Horsing Around in Northern Mongolia

Posted by on November 9, 2011

One of my main goals in traveling through Mongolia was to spend some time on horseback riding through the countryside.  Genghis Khan used these very horses to conquer the world, after all.  I figured I owed it to myself to see what they were all about.

Horse guide in Mongolia.

Our trip was a ton of fun, and a lot of it was thanks to this guy. Presenting Bata, horse-guide extraordinaire.

Pack horse in Monglia

Within 36 hours of showing up to Lake Khovsgol, we were geared up and sitting on horses. Here, Dan and Bata retie the pack horse just after we'd started out first day's ride.

Mongolian livestock

Almost immediately upon leaving Khatgal village, we were presented with expansive views of the countryside that are hard to convey in words or pictures. Ronit here is, I think, still pretty comfortable with the whole horse idea.

Mongolian ger camp

After just a couple of hours' ride, we ended the first day with Bata's family at their ger camp not too far from Khatgal. Still semi-nomadic, Bata's family would only stay here a few more weeks before they packed up the ger and moved to a winter location.

Skittish Horse and Shy Monglian child

The next morning (well, nearly afternoon) we said goodbye to Bata's family and took off once more.

Houses on Khovsgol Lake

As we rode through a wide valley towards the shores of Khovsgol Lake itself, we passed a number of more permanent settlements.

Horse Trek Khovsgol Lake

Only a short time later, though, we were in a deserted grassland where a traditional shaman had left camp only a short time before. Unfortunately, we never did manage to find him the entire time we were around Khovsgol. (Also, in looking at this picture, this may well be the fastest Gal got his horse to go during the entire trip!)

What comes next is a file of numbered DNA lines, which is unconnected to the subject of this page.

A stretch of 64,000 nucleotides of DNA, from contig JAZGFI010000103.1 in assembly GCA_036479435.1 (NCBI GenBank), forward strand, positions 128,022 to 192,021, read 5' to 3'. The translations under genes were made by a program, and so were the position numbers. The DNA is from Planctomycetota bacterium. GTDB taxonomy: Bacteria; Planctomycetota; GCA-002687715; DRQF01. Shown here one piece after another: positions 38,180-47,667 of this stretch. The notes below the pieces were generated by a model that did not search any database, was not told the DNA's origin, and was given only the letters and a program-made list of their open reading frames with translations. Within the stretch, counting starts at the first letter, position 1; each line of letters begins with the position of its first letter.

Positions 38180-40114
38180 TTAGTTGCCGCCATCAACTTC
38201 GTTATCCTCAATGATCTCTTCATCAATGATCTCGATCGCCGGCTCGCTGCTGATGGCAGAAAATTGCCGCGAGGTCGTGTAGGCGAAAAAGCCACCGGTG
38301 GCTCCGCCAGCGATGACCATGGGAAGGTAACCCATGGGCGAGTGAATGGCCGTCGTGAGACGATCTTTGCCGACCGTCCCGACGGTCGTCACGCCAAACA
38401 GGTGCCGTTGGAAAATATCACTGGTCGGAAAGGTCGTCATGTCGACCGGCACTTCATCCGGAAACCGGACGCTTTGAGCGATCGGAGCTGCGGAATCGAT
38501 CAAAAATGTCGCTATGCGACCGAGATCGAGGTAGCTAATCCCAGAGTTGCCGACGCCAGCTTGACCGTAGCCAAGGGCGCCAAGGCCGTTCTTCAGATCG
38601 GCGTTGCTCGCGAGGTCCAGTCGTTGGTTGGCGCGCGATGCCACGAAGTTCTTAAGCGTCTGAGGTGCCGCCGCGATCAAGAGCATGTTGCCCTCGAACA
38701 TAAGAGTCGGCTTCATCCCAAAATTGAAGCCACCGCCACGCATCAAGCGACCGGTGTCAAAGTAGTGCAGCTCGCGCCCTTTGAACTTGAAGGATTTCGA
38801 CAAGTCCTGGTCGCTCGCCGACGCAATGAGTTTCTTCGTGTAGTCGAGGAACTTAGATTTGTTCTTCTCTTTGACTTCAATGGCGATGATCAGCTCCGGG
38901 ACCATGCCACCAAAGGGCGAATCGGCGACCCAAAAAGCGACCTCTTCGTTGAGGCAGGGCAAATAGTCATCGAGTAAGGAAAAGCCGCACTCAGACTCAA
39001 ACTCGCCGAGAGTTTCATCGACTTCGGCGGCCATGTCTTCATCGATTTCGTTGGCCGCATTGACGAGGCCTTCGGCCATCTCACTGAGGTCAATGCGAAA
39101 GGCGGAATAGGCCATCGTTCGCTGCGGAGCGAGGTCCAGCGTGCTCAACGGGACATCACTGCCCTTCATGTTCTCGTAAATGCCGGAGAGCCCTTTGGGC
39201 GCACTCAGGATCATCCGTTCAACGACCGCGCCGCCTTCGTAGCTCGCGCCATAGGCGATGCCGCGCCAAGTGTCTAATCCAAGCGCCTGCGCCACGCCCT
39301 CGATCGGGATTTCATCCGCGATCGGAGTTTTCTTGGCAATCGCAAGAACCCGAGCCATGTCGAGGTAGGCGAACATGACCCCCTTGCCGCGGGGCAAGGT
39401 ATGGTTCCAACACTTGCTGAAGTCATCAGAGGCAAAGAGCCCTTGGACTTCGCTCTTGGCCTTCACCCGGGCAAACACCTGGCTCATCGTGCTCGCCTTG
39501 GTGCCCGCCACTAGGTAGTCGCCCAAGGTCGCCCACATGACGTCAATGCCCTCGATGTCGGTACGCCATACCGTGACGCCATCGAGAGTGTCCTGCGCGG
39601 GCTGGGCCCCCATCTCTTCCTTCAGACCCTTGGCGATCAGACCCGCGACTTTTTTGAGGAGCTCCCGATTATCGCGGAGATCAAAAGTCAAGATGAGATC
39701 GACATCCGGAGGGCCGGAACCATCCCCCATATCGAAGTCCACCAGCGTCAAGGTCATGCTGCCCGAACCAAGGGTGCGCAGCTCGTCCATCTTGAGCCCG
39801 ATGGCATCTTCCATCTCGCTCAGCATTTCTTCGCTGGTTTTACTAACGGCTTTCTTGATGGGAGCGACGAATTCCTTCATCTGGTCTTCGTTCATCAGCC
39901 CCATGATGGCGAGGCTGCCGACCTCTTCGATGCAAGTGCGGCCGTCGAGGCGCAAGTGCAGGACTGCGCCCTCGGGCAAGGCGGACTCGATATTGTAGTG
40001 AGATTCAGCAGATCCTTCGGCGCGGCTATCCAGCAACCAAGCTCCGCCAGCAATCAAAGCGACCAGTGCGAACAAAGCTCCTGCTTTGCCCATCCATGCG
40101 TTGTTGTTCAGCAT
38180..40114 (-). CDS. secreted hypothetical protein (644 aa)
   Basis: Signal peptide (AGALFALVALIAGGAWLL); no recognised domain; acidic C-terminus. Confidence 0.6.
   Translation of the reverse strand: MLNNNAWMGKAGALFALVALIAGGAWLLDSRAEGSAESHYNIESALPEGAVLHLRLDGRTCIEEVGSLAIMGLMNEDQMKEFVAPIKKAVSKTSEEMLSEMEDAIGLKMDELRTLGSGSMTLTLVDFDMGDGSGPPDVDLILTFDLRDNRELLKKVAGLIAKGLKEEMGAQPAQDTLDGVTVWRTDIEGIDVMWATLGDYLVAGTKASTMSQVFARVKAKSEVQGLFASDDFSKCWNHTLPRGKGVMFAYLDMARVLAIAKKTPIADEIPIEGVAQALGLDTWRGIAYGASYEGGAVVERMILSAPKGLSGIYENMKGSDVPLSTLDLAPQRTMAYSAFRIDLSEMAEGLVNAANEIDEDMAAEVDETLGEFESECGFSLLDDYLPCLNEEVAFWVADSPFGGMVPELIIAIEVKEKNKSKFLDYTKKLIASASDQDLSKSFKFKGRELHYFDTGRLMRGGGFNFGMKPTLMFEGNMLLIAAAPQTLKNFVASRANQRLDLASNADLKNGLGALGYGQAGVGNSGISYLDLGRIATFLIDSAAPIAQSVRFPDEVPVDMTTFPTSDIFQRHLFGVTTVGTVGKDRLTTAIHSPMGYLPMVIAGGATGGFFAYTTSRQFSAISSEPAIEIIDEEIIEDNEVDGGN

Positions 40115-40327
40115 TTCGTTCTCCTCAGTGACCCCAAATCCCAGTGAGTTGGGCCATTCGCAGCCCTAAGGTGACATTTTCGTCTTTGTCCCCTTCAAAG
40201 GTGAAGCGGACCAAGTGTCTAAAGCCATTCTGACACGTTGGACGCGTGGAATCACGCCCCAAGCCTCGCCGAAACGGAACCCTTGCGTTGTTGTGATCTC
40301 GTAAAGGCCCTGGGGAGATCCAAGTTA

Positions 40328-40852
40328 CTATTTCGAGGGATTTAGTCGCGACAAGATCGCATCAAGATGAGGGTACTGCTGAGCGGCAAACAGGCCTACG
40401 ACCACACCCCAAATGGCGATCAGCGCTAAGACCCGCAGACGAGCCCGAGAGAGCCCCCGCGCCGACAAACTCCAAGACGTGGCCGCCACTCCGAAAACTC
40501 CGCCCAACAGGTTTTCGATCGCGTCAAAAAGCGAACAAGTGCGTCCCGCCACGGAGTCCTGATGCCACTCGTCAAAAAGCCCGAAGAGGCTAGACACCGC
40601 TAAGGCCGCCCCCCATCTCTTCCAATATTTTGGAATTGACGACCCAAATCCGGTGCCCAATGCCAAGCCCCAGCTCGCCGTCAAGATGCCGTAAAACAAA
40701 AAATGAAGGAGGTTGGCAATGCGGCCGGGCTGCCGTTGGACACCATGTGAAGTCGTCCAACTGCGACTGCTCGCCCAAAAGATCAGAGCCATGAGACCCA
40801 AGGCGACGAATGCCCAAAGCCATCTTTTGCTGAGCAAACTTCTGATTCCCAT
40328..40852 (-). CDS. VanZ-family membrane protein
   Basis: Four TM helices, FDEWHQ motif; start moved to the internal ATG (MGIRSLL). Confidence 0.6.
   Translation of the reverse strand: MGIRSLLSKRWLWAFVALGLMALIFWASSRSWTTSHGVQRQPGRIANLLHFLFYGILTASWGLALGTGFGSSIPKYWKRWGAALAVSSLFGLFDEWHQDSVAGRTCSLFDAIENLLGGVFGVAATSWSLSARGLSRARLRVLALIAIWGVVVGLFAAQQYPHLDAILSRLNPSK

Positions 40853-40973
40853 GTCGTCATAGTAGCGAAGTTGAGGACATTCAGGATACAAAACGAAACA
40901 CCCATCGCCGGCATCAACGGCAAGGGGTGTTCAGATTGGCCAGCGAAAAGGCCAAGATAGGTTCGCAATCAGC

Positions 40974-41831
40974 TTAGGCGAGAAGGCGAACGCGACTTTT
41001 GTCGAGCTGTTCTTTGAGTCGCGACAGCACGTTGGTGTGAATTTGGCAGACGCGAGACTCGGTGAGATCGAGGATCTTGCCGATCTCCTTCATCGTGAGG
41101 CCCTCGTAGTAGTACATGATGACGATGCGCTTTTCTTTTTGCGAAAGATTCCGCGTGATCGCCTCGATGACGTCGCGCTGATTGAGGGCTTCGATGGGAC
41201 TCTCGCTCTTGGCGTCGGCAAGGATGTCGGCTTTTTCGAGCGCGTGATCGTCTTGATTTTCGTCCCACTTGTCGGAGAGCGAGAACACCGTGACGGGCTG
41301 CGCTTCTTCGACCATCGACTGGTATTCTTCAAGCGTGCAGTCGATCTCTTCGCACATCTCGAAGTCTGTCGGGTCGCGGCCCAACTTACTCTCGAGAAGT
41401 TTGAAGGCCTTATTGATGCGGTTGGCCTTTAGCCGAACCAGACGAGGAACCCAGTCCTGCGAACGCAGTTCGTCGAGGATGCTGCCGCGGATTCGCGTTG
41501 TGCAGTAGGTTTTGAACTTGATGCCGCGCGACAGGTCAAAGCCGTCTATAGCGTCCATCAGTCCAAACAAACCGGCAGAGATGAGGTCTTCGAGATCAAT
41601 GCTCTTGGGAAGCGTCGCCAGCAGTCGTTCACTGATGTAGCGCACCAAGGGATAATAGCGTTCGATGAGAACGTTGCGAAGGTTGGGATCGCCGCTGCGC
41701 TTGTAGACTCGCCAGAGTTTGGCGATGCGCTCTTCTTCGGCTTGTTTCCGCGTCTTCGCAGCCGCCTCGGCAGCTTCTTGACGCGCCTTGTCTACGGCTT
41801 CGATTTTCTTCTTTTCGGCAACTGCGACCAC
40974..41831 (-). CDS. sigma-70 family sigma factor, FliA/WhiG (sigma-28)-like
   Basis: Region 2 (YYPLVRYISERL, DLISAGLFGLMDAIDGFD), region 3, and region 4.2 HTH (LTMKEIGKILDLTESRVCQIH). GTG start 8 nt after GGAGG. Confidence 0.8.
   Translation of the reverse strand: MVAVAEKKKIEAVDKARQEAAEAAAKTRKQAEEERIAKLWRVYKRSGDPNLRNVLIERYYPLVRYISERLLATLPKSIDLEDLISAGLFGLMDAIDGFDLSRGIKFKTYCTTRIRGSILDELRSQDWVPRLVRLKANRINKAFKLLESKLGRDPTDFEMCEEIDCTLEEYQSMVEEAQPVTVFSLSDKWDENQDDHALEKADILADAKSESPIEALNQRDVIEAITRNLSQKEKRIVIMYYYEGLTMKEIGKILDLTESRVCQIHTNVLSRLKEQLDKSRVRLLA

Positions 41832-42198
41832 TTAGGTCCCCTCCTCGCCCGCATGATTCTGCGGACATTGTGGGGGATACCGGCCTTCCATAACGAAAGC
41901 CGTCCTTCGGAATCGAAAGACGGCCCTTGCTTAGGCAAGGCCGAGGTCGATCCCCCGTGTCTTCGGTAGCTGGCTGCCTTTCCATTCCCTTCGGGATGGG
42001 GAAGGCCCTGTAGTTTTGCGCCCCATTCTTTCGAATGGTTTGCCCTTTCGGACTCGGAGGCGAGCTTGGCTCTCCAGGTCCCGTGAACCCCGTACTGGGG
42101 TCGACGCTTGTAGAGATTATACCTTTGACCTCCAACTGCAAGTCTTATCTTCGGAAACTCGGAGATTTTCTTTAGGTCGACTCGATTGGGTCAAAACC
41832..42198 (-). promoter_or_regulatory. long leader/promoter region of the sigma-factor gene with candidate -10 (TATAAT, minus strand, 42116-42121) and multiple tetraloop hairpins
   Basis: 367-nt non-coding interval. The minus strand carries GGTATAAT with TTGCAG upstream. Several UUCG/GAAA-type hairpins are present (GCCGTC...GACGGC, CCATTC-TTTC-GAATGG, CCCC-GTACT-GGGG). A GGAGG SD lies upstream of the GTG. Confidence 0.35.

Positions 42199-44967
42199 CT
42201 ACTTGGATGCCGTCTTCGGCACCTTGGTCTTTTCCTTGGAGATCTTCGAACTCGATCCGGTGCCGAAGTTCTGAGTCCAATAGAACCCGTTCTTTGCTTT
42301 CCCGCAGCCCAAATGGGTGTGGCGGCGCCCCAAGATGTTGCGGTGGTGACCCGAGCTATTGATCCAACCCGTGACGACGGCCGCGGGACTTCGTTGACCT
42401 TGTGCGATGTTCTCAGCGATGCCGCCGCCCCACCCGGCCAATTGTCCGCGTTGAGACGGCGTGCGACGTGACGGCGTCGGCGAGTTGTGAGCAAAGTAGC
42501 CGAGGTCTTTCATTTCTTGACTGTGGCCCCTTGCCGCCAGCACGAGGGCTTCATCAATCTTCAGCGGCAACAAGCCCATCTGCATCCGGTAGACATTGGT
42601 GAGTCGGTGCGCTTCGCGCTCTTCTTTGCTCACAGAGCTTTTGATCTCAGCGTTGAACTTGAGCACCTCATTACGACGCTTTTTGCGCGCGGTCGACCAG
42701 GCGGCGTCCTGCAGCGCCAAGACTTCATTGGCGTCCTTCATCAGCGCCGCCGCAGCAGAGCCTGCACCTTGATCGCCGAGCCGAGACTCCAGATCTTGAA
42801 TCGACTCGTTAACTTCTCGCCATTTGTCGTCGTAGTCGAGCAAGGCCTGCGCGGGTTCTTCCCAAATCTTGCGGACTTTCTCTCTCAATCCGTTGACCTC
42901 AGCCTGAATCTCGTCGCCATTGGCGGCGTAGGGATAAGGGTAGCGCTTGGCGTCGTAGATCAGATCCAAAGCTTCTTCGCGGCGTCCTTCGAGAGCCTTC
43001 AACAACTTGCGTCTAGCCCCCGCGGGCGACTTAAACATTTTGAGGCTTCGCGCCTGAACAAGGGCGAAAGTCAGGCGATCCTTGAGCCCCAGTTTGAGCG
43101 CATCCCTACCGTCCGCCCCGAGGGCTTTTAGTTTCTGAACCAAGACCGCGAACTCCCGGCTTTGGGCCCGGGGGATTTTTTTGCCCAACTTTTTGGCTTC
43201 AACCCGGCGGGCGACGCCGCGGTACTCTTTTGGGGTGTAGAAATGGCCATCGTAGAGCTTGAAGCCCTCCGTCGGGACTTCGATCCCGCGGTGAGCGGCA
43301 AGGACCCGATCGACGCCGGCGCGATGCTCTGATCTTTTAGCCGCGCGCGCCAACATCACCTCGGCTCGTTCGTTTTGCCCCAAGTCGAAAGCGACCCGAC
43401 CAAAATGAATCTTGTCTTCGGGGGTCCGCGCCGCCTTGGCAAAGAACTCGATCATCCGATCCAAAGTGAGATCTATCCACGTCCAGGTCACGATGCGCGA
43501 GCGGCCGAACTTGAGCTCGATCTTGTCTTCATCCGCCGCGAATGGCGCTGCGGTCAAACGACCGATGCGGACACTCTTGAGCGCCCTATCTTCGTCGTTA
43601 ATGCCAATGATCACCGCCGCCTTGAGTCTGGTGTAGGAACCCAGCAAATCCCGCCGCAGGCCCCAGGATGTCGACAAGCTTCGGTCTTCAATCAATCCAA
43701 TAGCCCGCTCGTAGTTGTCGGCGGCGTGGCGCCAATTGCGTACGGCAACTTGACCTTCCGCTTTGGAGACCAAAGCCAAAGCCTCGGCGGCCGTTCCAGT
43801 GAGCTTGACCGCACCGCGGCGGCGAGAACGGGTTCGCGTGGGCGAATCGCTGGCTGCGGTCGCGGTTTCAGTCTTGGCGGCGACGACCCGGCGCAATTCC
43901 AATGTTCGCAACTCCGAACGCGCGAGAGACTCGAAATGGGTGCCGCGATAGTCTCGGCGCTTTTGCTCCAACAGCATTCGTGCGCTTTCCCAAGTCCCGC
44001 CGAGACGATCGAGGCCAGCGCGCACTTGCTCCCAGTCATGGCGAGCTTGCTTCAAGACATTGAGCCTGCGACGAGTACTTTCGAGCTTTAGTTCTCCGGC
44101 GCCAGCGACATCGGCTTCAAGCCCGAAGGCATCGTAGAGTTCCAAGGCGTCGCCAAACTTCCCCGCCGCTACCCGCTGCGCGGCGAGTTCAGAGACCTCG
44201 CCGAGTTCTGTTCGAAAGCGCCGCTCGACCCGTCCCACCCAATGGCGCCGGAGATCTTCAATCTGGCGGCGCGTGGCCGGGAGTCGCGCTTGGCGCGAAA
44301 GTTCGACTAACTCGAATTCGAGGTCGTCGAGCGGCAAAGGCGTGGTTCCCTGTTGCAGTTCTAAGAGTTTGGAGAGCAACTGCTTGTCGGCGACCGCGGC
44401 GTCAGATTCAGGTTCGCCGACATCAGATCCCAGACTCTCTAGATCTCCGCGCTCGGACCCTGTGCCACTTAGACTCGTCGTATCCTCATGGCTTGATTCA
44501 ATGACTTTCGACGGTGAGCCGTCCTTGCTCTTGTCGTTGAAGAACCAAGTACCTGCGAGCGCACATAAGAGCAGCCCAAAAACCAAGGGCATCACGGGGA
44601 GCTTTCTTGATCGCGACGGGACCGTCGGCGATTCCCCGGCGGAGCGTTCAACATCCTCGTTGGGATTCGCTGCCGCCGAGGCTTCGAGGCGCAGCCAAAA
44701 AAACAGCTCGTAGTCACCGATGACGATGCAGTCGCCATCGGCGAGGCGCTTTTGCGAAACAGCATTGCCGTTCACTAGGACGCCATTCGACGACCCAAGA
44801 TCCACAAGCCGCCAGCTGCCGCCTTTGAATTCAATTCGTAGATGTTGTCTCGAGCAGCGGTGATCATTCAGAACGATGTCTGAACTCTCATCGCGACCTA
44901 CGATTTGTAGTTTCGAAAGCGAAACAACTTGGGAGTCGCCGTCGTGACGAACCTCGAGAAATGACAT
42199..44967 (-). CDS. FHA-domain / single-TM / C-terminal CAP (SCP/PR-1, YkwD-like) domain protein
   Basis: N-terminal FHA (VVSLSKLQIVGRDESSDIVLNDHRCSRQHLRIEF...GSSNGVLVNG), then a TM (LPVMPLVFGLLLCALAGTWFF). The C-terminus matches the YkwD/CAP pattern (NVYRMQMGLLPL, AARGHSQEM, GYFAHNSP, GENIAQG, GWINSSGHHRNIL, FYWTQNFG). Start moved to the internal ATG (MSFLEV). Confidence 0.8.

Khovsgol Lake Sunset

The day ended with a colorful sunset over the far shore of the Lake from where our waterfront ger-for-the-night sat.

Mongolia nomadic family

But once again, we said goodbye to our hosts the next morning.

Rosy cheeked mongolian child

It wasn't long, though, before we were sitting in a new ger with a new family. All across Mongolia, anytime we stopped in at a ger we were offered tea and snacks like incredible fresh-baked bread or an assortment of yak/goat/camel dairy products.

Monglian child playtime

Dan was quick to make himself one of the family at this stop, though. This family passed us the next morning as they were moving camp, and the little girl started giggling again as soon as she saw him.

Horse Trekking in Mongolia at Khovsgol Lake

After hangout time, we continued over barely-ridden horse trails through the backwoods.

Khovsgol Lake mountain view

The landscape (and view) was often so wide-open that it was hard to take in with the naked eye. Much less take suitably expansive pictures of the whole area from a moving horse!

Monglian sunset in Khatgal

But, like all good adventures, the horse trek ended on Day 4 back in Khatgal where it had started.

Khatgal horse guide Bata

After a goodbye to Bata, the four of us headed to the fanciest restaurant/guesthouse in the village and started planning out next adventure.

 

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4 Responses to Horsing Around in Northern Mongolia

  1. Kris Sonsin

    I love your photos in this entry. The people really bring the landscape to life!

    • Stephen

      Well thank ya. The photo of the young-ish couple who hosted us for the night is probably my favorite photo from all of Mongolia. To check out another picture of the cute young girl towards the end, go to my Photobucket.

  2. Andrea

    Hi Stephen! Lovely pictures! I’m thinking about going to Mongolia next summer and was looking for a 4-5 days horse trekk in the Khovsgol Lake area. How did you arrange yours? Directly in Khatgal, any specific agency…? We were thinking on the western side of the lake, but not really sure. What route did you chose? Any advice would be very helpful! Thanks in advance! Andrea

    • Stephen

      Hi Andrea, thanks for the compliments. We just showed up to Khatgal and arranged it on the spot at the tourist office in town, which was pretty painless to do and would definitely be my recommendation. We went up the east side of the lake, which was quite a nice scenery, but I don’t expect you’ll find much to complain about whichever side you take. The best choice, of course, is just to make the loop!

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